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MultinationalFinanceSyllabusSpring2008 d1

MultinationalFinanceSyllabusSpring2008 d1

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Boston UniversityMetropolitan CollegeMET FI 763 D1 Spring 2008Multinational Finance and Trade Dr. Alon Raviv
Thursday6-9 pm - Main CampusRoom 201 SHAOffice:Hours: Tuesday, Wednesday 1:00-13:30 PMRoom 215 FLR 808 Commonwealth Ave.E-mail: araviv@bu.eduhttp://courseinfo.bu.edu/courses/08sprgmetfi763_d1/
Course Description
Operating a business or investing on a multi-national basis presents many uniquechallenges. The primary objective of this course is to identify and examine these uniqueaspects and how these challenges can be addressed. These factors range from differentsovereign jurisdictions, legal and regulatory environments, foreign exchange regimes andcurrency fluctuations, trade barriers, to language, business customs and distance. We willanalyze these factors and the tools and mechanisms designed to manage or mitigate their effects. Similarities and differences between managing an operating business, foreigndirect investment and international outsourcing will be distinguished from more passive portfolio investment.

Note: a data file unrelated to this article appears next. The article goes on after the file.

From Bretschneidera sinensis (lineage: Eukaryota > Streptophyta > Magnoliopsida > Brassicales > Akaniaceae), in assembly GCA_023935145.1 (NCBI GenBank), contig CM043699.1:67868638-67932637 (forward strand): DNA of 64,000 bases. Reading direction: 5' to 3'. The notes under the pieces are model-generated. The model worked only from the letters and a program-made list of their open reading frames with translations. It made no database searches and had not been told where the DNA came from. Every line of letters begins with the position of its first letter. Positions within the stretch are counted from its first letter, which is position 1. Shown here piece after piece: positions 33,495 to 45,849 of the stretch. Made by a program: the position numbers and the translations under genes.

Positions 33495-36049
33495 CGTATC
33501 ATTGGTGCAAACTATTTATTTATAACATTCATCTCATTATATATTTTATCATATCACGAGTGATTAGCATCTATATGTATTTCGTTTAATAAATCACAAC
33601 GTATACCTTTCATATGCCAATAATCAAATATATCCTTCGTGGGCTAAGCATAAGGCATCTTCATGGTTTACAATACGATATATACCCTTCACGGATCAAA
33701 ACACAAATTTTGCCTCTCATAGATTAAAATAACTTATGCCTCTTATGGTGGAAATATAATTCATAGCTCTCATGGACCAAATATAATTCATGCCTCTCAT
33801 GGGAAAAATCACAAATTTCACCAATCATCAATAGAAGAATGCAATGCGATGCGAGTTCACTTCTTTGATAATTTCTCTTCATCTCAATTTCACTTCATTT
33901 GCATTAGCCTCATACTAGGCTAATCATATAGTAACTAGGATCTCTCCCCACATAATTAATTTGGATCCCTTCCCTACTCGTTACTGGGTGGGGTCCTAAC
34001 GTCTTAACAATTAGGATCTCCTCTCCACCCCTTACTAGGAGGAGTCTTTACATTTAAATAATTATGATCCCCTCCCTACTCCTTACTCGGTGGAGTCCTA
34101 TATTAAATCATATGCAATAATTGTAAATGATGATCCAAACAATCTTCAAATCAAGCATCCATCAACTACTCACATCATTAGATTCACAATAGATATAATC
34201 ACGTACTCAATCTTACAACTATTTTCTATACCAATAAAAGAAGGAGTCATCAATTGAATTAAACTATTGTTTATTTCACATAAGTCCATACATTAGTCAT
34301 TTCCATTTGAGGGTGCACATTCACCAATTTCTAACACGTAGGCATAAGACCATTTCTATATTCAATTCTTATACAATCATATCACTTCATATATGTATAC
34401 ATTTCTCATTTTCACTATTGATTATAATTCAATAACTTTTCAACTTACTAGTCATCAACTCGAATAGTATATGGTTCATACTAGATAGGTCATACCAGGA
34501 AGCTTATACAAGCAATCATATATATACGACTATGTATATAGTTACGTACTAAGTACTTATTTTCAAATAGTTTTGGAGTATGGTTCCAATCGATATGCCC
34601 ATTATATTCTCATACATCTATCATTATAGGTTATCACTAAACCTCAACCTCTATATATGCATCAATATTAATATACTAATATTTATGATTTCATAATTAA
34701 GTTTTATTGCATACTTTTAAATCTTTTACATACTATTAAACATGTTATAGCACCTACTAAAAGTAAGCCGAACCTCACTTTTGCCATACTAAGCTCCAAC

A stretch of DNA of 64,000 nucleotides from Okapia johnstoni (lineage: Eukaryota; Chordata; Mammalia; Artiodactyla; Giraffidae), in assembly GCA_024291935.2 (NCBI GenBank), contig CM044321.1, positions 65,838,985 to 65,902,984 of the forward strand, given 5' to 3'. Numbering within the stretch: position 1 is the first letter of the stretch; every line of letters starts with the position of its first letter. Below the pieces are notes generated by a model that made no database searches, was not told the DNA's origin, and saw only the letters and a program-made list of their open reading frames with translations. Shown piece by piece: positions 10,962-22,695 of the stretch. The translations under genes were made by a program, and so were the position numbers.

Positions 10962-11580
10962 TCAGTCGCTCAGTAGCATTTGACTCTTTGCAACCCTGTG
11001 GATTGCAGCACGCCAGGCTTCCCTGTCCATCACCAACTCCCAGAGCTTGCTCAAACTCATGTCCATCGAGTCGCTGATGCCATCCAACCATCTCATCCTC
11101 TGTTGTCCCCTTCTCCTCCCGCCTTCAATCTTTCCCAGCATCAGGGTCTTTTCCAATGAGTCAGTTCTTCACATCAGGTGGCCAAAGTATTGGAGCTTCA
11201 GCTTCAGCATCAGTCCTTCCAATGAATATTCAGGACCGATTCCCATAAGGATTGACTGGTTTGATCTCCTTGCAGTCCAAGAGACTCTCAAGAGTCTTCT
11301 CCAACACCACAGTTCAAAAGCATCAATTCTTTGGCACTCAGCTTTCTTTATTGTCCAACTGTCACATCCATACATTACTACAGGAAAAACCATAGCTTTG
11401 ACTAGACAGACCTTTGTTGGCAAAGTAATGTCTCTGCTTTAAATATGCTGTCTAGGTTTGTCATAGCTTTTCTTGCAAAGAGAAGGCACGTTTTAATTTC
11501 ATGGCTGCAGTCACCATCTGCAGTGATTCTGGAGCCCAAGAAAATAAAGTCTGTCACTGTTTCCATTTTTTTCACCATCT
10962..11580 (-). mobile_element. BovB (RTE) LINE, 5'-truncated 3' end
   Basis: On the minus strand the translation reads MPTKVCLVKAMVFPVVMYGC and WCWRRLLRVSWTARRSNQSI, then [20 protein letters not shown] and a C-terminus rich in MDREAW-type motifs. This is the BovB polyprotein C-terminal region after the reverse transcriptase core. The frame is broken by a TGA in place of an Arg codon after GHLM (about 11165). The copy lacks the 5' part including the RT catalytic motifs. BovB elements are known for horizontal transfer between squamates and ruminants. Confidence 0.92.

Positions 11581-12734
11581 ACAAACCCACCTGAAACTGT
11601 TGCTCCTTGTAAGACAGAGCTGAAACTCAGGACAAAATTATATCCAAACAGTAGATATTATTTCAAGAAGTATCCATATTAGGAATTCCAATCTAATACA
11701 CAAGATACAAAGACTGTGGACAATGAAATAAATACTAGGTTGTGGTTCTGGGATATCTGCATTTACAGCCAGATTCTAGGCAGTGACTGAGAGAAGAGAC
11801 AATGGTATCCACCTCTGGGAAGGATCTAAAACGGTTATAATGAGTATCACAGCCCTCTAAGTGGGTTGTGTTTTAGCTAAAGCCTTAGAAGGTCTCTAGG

Course Objectives
:We will commence the course by addressing sovereign and country risk, whatconsequences it poses for companies or investors operating in different sovereign jurisdictions and how these risks can be analyzed. We turn next to international financialflows and their impact on foreign exchange rates, another area distinguishing operationsand investments in different countries. Given these risks, financial managers andinvestors focus significant attention on mitigation, through forward and futures markets,swaps, and use of derivatives. The class will focus on the basic mechanics of theseinstruments and how they can be utilized to hedge attendant risks. We will then move onto specific topics in multinational finance – distinctions in the financial instruments usedin international finance, measurement and management of risk, especially through portfolio management, foreign direct investment, financing of international trade, andoutsourcing, which is increasingly being used by companies in all commercial sectors.